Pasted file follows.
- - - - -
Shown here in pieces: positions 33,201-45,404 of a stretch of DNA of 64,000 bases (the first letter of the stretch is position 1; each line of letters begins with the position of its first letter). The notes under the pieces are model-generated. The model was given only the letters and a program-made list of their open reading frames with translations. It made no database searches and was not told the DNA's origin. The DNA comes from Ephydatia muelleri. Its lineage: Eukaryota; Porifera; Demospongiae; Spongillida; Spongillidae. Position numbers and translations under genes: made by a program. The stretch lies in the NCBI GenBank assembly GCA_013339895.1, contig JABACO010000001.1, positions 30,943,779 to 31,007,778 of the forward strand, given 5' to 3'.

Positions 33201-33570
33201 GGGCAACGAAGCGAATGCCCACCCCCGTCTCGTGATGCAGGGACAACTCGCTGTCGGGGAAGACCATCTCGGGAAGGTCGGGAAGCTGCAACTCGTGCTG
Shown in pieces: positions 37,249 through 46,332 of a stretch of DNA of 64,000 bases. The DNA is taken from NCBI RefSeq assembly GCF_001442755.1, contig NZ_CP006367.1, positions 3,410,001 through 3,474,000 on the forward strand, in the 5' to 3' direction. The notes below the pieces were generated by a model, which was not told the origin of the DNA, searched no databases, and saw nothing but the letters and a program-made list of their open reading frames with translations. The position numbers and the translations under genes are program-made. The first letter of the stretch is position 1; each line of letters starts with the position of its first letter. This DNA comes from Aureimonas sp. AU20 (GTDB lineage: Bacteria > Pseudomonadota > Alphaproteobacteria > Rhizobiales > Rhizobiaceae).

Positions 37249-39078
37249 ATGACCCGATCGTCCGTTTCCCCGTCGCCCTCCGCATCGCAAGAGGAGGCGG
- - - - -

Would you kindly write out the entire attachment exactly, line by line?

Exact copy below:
Shown here in pieces: positions 33,201-45,404 of a stretch of DNA of 64,000 bases (the first letter of the stretch is position 1; each line of letters begins with the position of its first letter). The notes under the pieces are model-generated. The model was given only the letters and a program-made list of their open reading frames with translations. It made no database searches and was not told the DNA's origin. The DNA comes from Ephydatia muelleri. Its lineage: Eukaryota; Porifera; Demospongiae; Spongillida; Spongillidae. Position numbers and translations under genes: made by a program. The stretch lies in the NCBI GenBank assembly GCA_013339895.1, contig JABACO010000001.1, positions 30,943,779 to 31,007,778 of the forward strand, given 5' to 3'.

Positions 33201-33570
33201 GGGCAACGAAGCGAATGCCCACCCCCGTCTCGTGATGCAGGGACAACTCGCTGTCGGGGAAGACCATCTCGGGAAGGTCGGGAAGCTGCAACTCGTGCTG
Shown in pieces: positions 37,249 through 46,332 of a stretch of DNA of 64,000 bases. The DNA is taken from NCBI RefSeq assembly GCF_001442755.1, contig NZ_CP006367.1, positions 3,410,001 through 3,474,000 on the forward strand, in the 5' to 3' direction. The notes below the pieces were generated by a model, which was not told the origin of the DNA, searched no databases, and saw nothing but the letters and a program-made list of their open reading frames with translations. The position numbers and the translations under genes are program-made. The first letter of the stretch is position 1; each line of letters starts with the position of its first letter. This DNA comes from Aureimonas sp. AU20 (GTDB lineage: Bacteria > Pseudomonadota > Alphaproteobacteria > Rhizobiales > Rhizobiaceae).

Positions 37249-39078
37249 ATGACCCGATCGTCCGTTTCCCCGTCGCCCTCCGCATCGCAAGAGGAGGCGG